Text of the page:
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"Legal Highs" no longer legal

On 26 May 2016 the Psychoactive Substances Act 2016 came into force criminalising the production, distribution, sale and supply of New Psychoactive Substances (‘NPS’), commonly known as ‘legal highs’.  These measures ban a range of products including ‘Spice’, ‘Salvia’ and more notably nitrous oxide (laughing gas) and mephedrone ('meow meow').

The Act does not criminalise simple possession as such, although possession with the intent to supply and possession on custodial premises (e.g. a prison) are now prohibited.  These offences carry a maximum sentence of seven years' imprisonment.

The Act empowers the police to search suspects premises and vehicles and seize and destroy substances  The police and the courts also have the power to shut down ‘head shops’ and online websites selling legal highs and drug paraphernalia.

Due to the wide definition of the psychoactive substances in the Act, that being stimulators or depressors of the central nervous system affecting the person’s mental functioning or emotional state, the legislation provides for a range of exempt substances.  These include medicines, alcohol, tobacco products and caffeine amongst others.  'Poppers' (alkyl nitrates) are not included in the schedule of exempt substances, although it is understood that Home Office does not consider them to be covered by the ban as the Advisory Council on the Misuse of Drugs does not consider them to be psychoactive substances, rather that they produced "peripheral effects" on the brain.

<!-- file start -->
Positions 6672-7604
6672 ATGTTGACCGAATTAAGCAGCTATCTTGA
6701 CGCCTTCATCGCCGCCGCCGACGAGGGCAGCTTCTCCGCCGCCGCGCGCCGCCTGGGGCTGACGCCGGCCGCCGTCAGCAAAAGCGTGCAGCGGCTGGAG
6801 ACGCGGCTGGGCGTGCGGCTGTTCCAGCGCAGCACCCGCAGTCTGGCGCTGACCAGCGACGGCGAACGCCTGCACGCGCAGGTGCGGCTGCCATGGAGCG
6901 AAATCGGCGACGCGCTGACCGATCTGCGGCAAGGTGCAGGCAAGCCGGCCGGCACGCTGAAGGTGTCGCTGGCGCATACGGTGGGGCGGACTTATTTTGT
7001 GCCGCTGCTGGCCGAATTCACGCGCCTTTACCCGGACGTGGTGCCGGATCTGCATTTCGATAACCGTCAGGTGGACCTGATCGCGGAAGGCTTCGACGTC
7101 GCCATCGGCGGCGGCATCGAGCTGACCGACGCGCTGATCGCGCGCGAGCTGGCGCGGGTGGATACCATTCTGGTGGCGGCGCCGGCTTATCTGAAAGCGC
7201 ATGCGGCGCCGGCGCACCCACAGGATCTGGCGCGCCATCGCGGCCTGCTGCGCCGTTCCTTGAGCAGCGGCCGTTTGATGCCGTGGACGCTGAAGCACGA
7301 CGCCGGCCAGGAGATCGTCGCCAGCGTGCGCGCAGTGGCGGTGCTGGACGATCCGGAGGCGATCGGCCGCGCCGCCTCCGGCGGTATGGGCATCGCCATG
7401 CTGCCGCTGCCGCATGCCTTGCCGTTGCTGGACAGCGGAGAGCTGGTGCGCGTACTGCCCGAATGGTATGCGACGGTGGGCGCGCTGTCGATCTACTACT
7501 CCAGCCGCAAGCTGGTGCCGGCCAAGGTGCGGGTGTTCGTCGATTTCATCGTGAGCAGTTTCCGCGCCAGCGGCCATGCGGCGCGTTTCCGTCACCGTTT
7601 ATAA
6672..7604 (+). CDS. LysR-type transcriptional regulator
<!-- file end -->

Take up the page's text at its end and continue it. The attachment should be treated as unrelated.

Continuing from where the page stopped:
The enactment of these criminal measures follows a number of incidents in recent years involving the use of legal highs.  The BBC have reported that deaths linked to legal highs were in excess of 100 in the last year, whilst the Crime Survey for England and Wales have reported that 937,000 people have used a, now prohibited, substance.  Simon Blackburn from the Local Government Association commented that the criminalisation of these activities “should help reduce anti-social behaviour”.

Although the legislation is expected to deter 'head shops' and supply of these drugs, The Guardian has suggested that sales might now increase on the Dark Web - a series of hidden sites where one can carry out untraceable activities.

The BBC have also observed that NPS have been linked to a rise in violent prison assaults.  The Ministry of Justice have stated that they “must do more” in respect of tackling contraband items, including preventing delivery by drones.  If prisoners are now found with legal highs the repercussions could include two years being added to their sentence.

Similar measures in Ireland have seen a decline in head shops and those using drug treatment services since 2010.  Only time will tell whether the United Kingdom will follow suit.


Click here to see how Brett Wilson LLP can assist you if you are subject to criminal proceedings relating to drug offences.



Legal Disclaimer

Articles are intended as an introduction to the topic and do not constitute legal advice.